Dayton signs 4 measures into law; online lotto sales restrictions in limbo


Governor Mark Dayton signed four of the bills passed during this legislative session into law, including the $1.1 billion bonding bills and a second round of tax cuts. But that's only the start.

Dayton, the Pioneer Press notes, has about 30 more bills to act on – choosing to either sign or veto – and about two weeks to do it.

Two of the most notable remaining measures Dayton needs to decide on: the legalization of medical marijuana and online lottery sales restrictions.

When the medical marijuana bill passed, Dayton signaled he would sign it. MinnPost says that's still the case, and he could add his signature this week.

Dayton's feelings toward the online lottery bill are murkier.

The measure would ban instant online lottery sales, the electronic instant scratch-off tickets that were just implemented in February, and the gas pump lotto pilot project, KARE 11 reported.

Lottery Director Edwin Van Petten said last month halting those sales would cost the state about $2.5 million.

Up to this point, the governor has not indicated whether he will sign the bill, previously expressing concern that legislators may be micromanaging the Lottery’s operations. But the Star Tribune says Van Petten – who was handpicked for the position by Dayton in 2012 – "craves" a veto from the governor.

Signed Into Law

While Dayton still hasn't divulged his online lottery sales decision, on Tuesday he made four of this session's bills official.

The biggest, at least in terms of dollars, is the $1.17 billion bonding bill package. It comprises two bills – one that involves $846 million in state borrowing, the other requires spending $200 million in on-hand cash. Dayton's office is referring to the package as the "Minnesota Jobs Bill."

Check out a full list of projects here.

Among them:
– $126 million for Capitol building renovations
– $57 million for University of Minnesota Tate laboratory improvements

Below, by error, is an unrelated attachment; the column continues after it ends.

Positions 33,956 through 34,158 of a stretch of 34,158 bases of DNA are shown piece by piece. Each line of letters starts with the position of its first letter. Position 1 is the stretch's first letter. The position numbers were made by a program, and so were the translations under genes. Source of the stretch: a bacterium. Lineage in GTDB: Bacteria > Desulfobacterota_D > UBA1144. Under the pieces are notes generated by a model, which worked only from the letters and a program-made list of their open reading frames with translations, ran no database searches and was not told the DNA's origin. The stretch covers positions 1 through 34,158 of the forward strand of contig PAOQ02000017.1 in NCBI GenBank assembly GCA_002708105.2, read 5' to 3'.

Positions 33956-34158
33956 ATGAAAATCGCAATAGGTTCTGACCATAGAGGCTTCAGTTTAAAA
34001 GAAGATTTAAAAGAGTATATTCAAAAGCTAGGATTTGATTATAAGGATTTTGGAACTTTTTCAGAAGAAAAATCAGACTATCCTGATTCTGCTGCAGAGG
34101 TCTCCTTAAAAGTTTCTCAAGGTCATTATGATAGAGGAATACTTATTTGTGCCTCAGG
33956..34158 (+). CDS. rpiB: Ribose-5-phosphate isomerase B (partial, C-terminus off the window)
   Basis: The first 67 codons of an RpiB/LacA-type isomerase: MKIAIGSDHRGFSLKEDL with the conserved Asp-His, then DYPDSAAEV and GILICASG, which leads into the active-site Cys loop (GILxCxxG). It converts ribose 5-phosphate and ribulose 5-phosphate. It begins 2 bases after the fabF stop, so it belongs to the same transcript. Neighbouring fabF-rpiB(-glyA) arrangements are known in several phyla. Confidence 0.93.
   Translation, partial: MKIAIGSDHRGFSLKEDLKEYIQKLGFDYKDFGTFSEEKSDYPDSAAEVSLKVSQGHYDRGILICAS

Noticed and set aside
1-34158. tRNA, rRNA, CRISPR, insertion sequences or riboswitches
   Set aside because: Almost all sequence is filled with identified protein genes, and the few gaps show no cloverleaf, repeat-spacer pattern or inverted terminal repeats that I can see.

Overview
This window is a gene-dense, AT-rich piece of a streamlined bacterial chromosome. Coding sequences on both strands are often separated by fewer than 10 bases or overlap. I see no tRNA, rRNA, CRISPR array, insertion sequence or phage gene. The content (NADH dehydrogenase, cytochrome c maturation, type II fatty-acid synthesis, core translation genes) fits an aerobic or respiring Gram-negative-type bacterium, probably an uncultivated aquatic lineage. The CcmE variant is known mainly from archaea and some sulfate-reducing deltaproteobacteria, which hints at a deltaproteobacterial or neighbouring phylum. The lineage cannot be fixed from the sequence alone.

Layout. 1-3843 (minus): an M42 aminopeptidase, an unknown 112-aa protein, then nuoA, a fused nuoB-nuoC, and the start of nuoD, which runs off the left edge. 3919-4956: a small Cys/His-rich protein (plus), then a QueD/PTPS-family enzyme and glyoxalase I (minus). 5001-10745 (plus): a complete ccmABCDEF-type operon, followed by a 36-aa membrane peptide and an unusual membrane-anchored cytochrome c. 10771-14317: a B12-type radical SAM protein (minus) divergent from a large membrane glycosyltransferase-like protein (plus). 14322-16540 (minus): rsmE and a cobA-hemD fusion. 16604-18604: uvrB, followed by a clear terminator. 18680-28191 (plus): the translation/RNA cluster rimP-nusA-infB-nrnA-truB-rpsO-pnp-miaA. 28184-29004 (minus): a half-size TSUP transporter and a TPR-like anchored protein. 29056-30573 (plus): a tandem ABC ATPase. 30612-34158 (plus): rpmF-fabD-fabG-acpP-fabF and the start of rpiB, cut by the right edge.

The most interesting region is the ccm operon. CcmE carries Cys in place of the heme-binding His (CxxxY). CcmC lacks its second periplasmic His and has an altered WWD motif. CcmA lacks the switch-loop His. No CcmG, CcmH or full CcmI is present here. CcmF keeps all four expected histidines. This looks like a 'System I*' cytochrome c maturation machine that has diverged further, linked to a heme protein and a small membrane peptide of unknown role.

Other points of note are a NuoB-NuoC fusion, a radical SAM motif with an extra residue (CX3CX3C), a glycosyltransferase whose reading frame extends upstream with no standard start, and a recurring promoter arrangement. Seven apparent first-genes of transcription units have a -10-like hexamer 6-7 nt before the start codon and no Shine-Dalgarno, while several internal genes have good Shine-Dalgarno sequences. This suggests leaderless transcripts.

– $56.3 million for remodeling work at the Minnesota State Security Hospital in St. Peter
– $33 million for local bridge work, and $54 million for local road work.

The measure also includes funding for metro transit and trail improvements, and money for the Nicollet Mall, and the Minnesota Zoo projects.

Dayton also signed a second round of tax cuts, about $103 million that could affect 1 million Minnesotans. More than half of it is directed to property taxes. It comes in addition to the much larger tax relief bill signed in March.

A supplemental spending bill also got Dayton's signature. The bill, according to the governor's office, puts about $283 million toward a host of investments, including broadband infrastructure, education funding for every school district, healthy school lunch for all Minnesota students, and improved railway safety statewide.

Session Ends, Politicking Begins

Even with the legislative session officially over, it being an election year, the politics are starting to ramp up.

The Senate is not up for election this November, so Republicans are focused on winning the 134-member House, which would allow them to thwart DFL-sponsored bills and push their own. Republicans need to add seven seats to gain control.

Republican legislative leaders fired up the fight to end one-party dominance at the Capitol.

Saying the DFL controlled legislature passed bills that overtaxed Minnesotans and harmed families, Republicans hit the road Monday to launch an effort to regain control of the House. The Star Tribune reports that GOP leaders staged a morning new conference in St. Paul, then headed out for more of the same in Moorhead, Austin and Luverne.

Republicans criticized Democrats for pushing the $77 million office building and for last year’s tax hikes. They also stressed the problems with MNsure, the state’s health insurance exchange, with Senate Majority Leader David Hann calling the system a “failure.”

Meanwhile, Democrats are insisting that Republicans were in charge during back-to-back budget deficits that drained budget reserves and led to billion dollar loans from the state’s school districts.

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